Gray and Paul square off over debate schedule

08/10/2016 02:03 PM

With Fancy Farm in the rear view the U.S. Senate campaigns are gearing up for the final months of the general election and getting in front of voters before Nov. 8, but so far there’s no debates scheduled between the candidates.

Democratic U.S. Senate candidate Jim Gray took the offensive against U.S. Sen. Rand Paul, R-Kentucky, last week, calling out the state’s junior senator for, so far, not accepting any of the proposed debates.

Gray’s campaign said that Paul’s campaign has forced a separation of the candidates at the Aug. 25 Farm Bureau Senate candidates forum. Initially, according to Gray’s campaign and recent tradition, the candidates were scheduled to appear at the event together.

A call to Kentucky Farm Bureau about the change was not immediately returned.

The campaign for Gray also claims that Paul is nearly two months past a deadline to participate in the League of Women Voters debate scheduled for Oct. 30.

The candidates have also been invited to participate in a live televised forum with KET on Oct. 31, which Gray has submitted his qualifications to participate in.

Gray’s team went after Paul in a press release questioning why Paul had avoided booking a shared stage between the two.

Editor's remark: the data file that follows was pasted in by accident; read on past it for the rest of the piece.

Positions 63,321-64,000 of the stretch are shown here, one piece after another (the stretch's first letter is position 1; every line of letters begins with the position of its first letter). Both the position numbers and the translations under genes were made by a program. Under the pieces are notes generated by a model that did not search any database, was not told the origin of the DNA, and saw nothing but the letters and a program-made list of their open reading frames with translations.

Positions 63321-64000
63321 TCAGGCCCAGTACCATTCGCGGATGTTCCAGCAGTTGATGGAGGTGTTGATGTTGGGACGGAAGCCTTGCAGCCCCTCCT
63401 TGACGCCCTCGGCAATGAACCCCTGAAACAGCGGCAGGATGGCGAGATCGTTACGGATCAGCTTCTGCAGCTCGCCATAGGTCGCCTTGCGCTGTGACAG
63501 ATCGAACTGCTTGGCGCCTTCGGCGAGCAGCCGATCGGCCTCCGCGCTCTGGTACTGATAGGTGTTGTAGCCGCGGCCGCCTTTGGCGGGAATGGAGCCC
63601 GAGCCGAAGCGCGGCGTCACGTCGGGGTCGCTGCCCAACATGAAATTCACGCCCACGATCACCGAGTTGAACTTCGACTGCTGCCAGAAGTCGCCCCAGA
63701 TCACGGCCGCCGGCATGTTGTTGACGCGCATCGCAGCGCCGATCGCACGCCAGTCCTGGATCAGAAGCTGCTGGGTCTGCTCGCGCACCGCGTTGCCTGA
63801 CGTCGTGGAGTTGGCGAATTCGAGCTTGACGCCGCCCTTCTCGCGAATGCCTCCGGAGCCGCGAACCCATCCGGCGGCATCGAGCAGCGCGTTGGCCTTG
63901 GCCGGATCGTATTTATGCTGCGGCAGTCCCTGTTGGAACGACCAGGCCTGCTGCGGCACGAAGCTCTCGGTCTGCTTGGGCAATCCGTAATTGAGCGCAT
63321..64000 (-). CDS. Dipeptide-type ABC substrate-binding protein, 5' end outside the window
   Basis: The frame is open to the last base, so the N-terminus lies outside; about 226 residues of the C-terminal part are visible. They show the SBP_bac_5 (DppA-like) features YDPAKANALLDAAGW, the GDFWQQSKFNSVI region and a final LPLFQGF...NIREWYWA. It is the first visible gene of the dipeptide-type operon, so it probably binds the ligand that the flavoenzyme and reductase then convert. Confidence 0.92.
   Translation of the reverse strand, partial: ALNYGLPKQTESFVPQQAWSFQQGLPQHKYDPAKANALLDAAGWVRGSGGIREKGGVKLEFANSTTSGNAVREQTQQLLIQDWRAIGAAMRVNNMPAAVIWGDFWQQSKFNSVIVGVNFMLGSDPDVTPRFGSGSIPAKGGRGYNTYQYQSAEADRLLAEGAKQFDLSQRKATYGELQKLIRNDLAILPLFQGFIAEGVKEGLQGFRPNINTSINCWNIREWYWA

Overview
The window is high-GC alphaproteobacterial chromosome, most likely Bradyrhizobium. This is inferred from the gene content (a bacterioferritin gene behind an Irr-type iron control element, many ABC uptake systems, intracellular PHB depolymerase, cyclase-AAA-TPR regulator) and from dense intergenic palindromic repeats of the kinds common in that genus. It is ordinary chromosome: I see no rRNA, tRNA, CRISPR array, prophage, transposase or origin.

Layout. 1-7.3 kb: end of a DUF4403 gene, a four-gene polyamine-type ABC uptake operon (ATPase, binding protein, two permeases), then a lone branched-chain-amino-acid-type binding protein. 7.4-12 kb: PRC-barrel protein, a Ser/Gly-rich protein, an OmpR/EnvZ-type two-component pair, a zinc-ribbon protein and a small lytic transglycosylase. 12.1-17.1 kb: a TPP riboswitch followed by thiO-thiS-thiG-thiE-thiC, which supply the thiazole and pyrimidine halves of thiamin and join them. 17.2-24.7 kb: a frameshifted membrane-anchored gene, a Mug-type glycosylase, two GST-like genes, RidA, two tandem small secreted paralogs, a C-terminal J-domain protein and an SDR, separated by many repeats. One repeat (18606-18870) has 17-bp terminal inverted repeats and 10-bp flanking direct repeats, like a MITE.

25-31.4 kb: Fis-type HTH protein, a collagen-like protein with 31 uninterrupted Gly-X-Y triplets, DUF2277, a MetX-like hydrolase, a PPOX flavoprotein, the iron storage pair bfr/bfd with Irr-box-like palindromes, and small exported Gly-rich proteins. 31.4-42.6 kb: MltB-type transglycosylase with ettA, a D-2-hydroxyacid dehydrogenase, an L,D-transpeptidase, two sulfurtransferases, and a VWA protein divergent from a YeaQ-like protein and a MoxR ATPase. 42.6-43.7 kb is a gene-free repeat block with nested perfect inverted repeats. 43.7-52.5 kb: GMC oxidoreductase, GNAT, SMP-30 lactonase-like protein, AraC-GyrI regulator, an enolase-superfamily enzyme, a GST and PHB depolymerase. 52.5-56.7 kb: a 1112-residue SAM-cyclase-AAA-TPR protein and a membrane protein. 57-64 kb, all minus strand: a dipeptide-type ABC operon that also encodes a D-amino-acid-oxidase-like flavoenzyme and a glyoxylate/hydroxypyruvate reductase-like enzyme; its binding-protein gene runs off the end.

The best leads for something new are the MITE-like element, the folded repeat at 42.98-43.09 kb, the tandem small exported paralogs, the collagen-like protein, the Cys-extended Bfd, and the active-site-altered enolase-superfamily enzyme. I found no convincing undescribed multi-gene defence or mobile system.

“Donald Trump thumped Rand Paul in the Presidential debates and the primary,” said Gray campaign spokesperson Cathy Lindsey. “Now he won’t show up to discuss the issues that are important to the state he represents. Did Trump scare him that badly?”

Paul campaign spokesperson Kelsey Cooper contends that the Bowling Green Republican will debate Gray, but warned the Lexington mayor he would be connected to national Democratic figures.

“We look forward to debating in the Fall, however, Mayor Gray is going to have a tough time explaining his unabashed support for Clinton and Obama, who have promised to put thousands of Kentuckians out of work and destroy our entire coal industry,” Cooper said.

Gray’s campaign spokesperson Cathy Lindsey responded with shade of her own for Paul, and his presidential aspirations.

“Jim is glad to hear that Sen. Paul will attend debates and stop avoiding them,” Lindsey said. “We look forward to talking about Jim’s plans to build a stronger Kentucky and what plans – beyond running for President again – Rand Paul has.”

On Wednesday, the candidates were busy on the trail with Paul making a swing through Georgetown and Florence. Paul has tallied nearly 80 speaking events in the state this year, according to a campaign official.

Meanwhile, Gray was in Fayette Co. on Wednesday morning where he rode school buses and read to kids on their first day back to school.


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